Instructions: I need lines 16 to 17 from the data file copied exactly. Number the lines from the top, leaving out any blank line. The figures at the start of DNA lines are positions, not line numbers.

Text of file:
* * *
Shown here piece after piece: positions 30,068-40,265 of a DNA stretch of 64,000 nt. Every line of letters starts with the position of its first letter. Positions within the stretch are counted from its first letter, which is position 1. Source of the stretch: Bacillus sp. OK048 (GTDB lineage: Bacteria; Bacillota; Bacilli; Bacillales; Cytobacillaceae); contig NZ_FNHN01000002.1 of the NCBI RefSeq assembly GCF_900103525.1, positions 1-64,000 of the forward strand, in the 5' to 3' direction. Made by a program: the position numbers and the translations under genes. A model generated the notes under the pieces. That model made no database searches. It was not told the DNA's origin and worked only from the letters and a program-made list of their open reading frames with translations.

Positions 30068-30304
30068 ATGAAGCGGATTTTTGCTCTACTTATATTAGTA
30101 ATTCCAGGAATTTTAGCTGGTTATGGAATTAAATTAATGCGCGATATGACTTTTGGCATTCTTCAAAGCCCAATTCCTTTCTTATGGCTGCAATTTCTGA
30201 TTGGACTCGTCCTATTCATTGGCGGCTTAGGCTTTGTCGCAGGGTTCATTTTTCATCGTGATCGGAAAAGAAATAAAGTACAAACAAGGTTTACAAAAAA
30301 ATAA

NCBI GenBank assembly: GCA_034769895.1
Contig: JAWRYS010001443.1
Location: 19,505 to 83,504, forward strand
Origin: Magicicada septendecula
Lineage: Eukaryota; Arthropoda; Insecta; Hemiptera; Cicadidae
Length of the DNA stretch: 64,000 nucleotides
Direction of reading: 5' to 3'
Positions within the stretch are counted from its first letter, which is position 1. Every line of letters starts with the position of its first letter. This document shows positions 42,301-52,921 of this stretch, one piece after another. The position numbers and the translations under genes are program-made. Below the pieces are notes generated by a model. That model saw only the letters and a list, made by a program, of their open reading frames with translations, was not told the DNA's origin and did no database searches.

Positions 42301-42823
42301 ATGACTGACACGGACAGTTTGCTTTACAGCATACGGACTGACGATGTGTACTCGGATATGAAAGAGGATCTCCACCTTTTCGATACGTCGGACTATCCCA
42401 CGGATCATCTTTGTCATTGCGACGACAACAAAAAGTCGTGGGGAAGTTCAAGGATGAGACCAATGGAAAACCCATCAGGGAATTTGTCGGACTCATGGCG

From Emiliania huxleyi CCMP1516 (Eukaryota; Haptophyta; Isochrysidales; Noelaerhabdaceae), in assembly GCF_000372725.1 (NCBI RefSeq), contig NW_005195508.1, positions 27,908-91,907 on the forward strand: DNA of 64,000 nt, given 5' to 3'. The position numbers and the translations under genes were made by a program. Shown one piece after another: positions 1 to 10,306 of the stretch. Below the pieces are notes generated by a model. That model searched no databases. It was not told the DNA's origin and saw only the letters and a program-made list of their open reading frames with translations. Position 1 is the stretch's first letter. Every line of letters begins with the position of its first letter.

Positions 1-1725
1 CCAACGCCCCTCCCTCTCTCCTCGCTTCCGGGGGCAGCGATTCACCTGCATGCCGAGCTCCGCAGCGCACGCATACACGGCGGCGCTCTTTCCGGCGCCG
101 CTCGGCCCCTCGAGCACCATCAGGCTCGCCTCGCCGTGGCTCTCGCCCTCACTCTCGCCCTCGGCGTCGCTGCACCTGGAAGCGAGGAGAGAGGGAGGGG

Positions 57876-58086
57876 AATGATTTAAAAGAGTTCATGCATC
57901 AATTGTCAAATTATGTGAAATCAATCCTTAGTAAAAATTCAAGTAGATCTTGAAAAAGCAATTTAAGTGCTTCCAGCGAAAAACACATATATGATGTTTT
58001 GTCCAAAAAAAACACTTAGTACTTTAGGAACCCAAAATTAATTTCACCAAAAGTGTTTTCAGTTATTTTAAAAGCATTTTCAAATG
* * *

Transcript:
42301 ATGACTGACACGGACAGTTTGCTTTACAGCATACGGACTGACGATGTGTACTCGGATATGAAAGAGGATCTCCACCTTTTCGATACGTCGGACTATCCCA
42401 CGGATCATCTTTGTCATTGCGACGACAACAAAAAGTCGTGGGGAAGTTCAAGGATGAGACCAATGGAAAACCCATCAGGGAATTTGTCGGACTCATGGCG